After a few visits, the pub which once seemed a little sketchy, now is simply the pub.

I can only imagine that when I get home, my first hot shower, or glass of water from the tap will blow my mind.
Copying an idea from Laura, Mari and Marie (yes confusing, but one is pronounced with a German accent, the other a Finnish one – see the difference?) we have bought material at a local shop and are having skirts and dresses made by Maristella’s tailor. We want that African flavour, but there style here is much more bold and colourful than at home, so we are also trying to be careful to choose fabrics and patterns that we will wear back in Canada/England. I pick up my dress on Wednesday.

Getting into the school spirit

Spending this much time with teenaged girls, and living on campus, I am really starting to feel like I am back in high school myself. Today especially.

I started the day by finding out at 7:35 that I was supposed to be teaching the 7:30 Eglish class for Form IV. Oops. Not good when the teacher is the last to arrive. (But the good news is, I finished the lesson on the use of “No sooner … than” and started the next project: CV writing! My specialty. Next two classes are CVs and application letters.)

Next, I joined the Form I sports lesson, playing in a netball tournament. This was a version of basketball the girls seem to have developed themselves. Dribbling is optional. I saw it done once. You can run with the ball. All members of a team are on the feild at once, even if that is 10 or more people. ANd once you are withing 2 steps of the net, no one is allowed to touch you. There was also much yelling in Swahili involved. I think they awarded points for that too.

I played just as well as I used to in high school. (Which those of you who know me that long know is not well at all.) At least being the new girl, and thus interesting, I was not the last picked for the team. There is a bright side to everything.

After morning classes, I went for a walk with four of the other volunteers to the shop/pub down the road. It was hot, between netball and much moving of desks and furniture all morning, and we wanted a soda.

Before I continue – let me explain the “pub.” There’s a small building/booth which sells an odd assortment of sodas, cigarettes, beer, spirits, cakes, and snacks. Next two it is a small thatched canopy under which sits a table and five wire chairs. The neighbourhood pub. Oh and there is no electricity, so the beer is warm.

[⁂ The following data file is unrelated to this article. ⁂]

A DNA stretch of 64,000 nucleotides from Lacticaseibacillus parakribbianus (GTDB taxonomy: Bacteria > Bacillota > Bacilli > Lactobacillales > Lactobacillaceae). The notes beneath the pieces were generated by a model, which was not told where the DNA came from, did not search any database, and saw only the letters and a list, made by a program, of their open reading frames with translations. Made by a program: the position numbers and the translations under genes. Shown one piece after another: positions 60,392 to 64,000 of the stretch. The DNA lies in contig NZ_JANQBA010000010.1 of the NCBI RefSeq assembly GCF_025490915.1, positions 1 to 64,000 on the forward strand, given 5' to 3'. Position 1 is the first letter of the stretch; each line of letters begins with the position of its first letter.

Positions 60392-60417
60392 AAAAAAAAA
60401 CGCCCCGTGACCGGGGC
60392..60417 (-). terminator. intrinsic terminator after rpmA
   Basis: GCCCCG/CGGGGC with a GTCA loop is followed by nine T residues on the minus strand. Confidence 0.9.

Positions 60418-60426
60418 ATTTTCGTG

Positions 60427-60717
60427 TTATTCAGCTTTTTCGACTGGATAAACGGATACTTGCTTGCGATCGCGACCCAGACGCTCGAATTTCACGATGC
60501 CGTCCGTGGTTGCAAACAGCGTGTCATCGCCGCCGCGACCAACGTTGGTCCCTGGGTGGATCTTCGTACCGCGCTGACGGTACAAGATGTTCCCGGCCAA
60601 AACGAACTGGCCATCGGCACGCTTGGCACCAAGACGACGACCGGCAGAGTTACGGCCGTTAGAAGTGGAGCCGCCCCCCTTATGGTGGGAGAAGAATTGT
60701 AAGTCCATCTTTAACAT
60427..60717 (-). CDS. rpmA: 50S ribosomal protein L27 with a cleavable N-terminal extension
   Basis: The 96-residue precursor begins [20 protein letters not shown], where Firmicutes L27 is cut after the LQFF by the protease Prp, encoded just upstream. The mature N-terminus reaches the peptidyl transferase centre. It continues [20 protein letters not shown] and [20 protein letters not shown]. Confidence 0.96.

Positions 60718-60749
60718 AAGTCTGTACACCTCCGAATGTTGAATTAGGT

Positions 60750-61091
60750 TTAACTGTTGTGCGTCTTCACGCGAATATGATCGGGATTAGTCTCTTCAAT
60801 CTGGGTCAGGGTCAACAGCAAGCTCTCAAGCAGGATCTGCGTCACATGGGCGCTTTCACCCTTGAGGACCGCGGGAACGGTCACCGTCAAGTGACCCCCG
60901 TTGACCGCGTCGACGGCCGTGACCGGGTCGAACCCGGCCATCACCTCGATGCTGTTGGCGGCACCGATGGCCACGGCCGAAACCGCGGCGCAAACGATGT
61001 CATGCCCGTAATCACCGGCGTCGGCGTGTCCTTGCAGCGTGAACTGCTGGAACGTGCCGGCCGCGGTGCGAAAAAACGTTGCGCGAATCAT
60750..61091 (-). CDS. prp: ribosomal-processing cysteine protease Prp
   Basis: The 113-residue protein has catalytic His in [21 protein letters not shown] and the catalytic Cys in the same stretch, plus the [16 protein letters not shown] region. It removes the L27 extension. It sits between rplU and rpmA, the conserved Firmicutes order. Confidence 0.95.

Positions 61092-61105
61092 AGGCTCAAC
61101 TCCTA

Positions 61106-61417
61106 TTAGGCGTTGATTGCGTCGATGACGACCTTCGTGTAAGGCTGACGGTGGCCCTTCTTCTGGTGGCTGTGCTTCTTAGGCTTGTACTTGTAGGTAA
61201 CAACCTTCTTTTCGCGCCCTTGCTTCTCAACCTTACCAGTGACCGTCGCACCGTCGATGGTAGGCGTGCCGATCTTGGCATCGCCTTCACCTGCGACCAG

We got our cokes and ginger ales, and were pleased to discover he had some ice in his cooler today, so they were chilled. Bonus. Then Laura decided to show us the bags of spirits. Booze is sold here by the bag, rather than single serving bottles like home. For a mere 400 shillings (not quite $3) you can buy a little baggie of vodka (think ketchup packets from a fast food place, but liquor). Laura discovered this store sold a pineapple cane liquor she had not seen before. So she bought one to take home. Then, halfway through or drinks, she decided she wanted to sample it. So we giggled like a bunch of girls who were cutting afternoon classes as we passed our little baggie of alcohol around the circle, and chased it with gingerale. Fun.

Back to campus for more planning and scheming. I have permission from the headmistress to start a drama club, and witnessed the oddest auditions I have ever seen. I will be working with Form III. They were called to the headmistresses office, and asked to enter one at a time. They stated their name, and were dismissed. If she thought they were suitable, she added their name to my list, if not, she didn’t. That was that. There are 14 girls in my club. They don’t know it yet.

Late afternoon, we went for a longer walk, to a nearby village where I was shopping for fabric, and two of the others were picking up skirts at the tailors. On the way home, packages tucked securely under our arms, we stepped into the ditch to avoid oncoming traffic (the road is narrow) and I slipped on the gravel, scraping my right leg from knee to ankle along a rock. It was sore, and it was (IS) ugly. SO first I regressed to high school, and later to elementary. I look like a 6 year old with a scraped knee. And shin. And foot. But thanks to my trusty NSYCC first aid kit, it is clean and infection free.

Aside from the scrape, all is well. I’m loving the teaching, looking forward to drama club, and planning a weekend trip to Zanzibar. I am excited for the next adventure : gin from a baggie, but I do miss pubs with electricity.